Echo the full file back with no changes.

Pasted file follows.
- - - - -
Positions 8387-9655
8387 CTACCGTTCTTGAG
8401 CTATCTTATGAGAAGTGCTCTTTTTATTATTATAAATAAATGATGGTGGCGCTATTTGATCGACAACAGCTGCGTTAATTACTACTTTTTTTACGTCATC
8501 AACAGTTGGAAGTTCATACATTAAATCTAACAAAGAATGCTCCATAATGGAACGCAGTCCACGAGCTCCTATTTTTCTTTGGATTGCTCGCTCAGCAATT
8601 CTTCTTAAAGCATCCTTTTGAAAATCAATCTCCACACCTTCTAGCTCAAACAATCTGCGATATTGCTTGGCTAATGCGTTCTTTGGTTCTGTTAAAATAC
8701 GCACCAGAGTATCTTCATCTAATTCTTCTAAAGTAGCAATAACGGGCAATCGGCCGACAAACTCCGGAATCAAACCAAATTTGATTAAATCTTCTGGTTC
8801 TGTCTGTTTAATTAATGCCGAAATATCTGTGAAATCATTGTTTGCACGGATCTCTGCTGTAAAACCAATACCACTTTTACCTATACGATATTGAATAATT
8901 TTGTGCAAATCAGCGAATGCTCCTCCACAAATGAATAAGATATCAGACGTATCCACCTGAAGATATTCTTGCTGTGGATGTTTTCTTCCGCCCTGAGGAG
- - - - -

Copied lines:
Positions 8387-9655
8387 CTACCGTTCTTGAG
8401 CTATCTTATGAGAAGTGCTCTTTTTATTATTATAAATAAATGATGGTGGCGCTATTTGATCGACAACAGCTGCGTTAATTACTACTTTTTTTACGTCATC
8501 AACAGTTGGAAGTTCATACATTAAATCTAACAAAGAATGCTCCATAATGGAACGCAGTCCACGAGCTCCTATTTTTCTTTGGATTGCTCGCTCAGCAATT
8601 CTTCTTAAAGCATCCTTTTGAAAATCAATCTCCACACCTTCTAGCTCAAACAATCTGCGATATTGCTTGGCTAATGCGTTCTTTGGTTCTGTTAAAATAC
8701 GCACCAGAGTATCTTCATCTAATTCTTCTAAAGTAGCAATAACGGGCAATCGGCCGACAAACTCCGGAATCAAACCAAATTTGATTAAATCTTCTGGTTC
8801 TGTCTGTTTAATTAATGCCGAAATATCTGTGAAATCATTGTTTGCACGGATCTCTGCTGTAAAACCAATACCACTTTTACCTATACGATATTGAATAATT
8901 TTGTGCAAATCAGCGAATGCTCCTCCACAAATGAATAAGATATCAGACGTATCCACCTGAAGATATTCTTGCTGTGGATGTTTTCTTCCGCCCTGAGGAG